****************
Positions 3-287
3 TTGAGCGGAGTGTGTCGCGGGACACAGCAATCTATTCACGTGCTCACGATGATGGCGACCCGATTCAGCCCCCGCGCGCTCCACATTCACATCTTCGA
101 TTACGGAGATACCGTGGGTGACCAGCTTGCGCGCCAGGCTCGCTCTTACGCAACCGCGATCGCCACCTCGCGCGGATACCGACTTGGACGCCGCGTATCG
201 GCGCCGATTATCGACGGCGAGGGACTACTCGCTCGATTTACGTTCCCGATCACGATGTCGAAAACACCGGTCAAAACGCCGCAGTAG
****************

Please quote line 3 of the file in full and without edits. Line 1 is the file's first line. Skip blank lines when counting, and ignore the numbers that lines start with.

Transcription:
101 TTACGGAGATACCGTGGGTGACCAGCTTGCGCGCCAGGCTCGCTCTTACGCAACCGCGATCGCCACCTCGCGCGGATACCGACTTGGACGCCGCGTATCG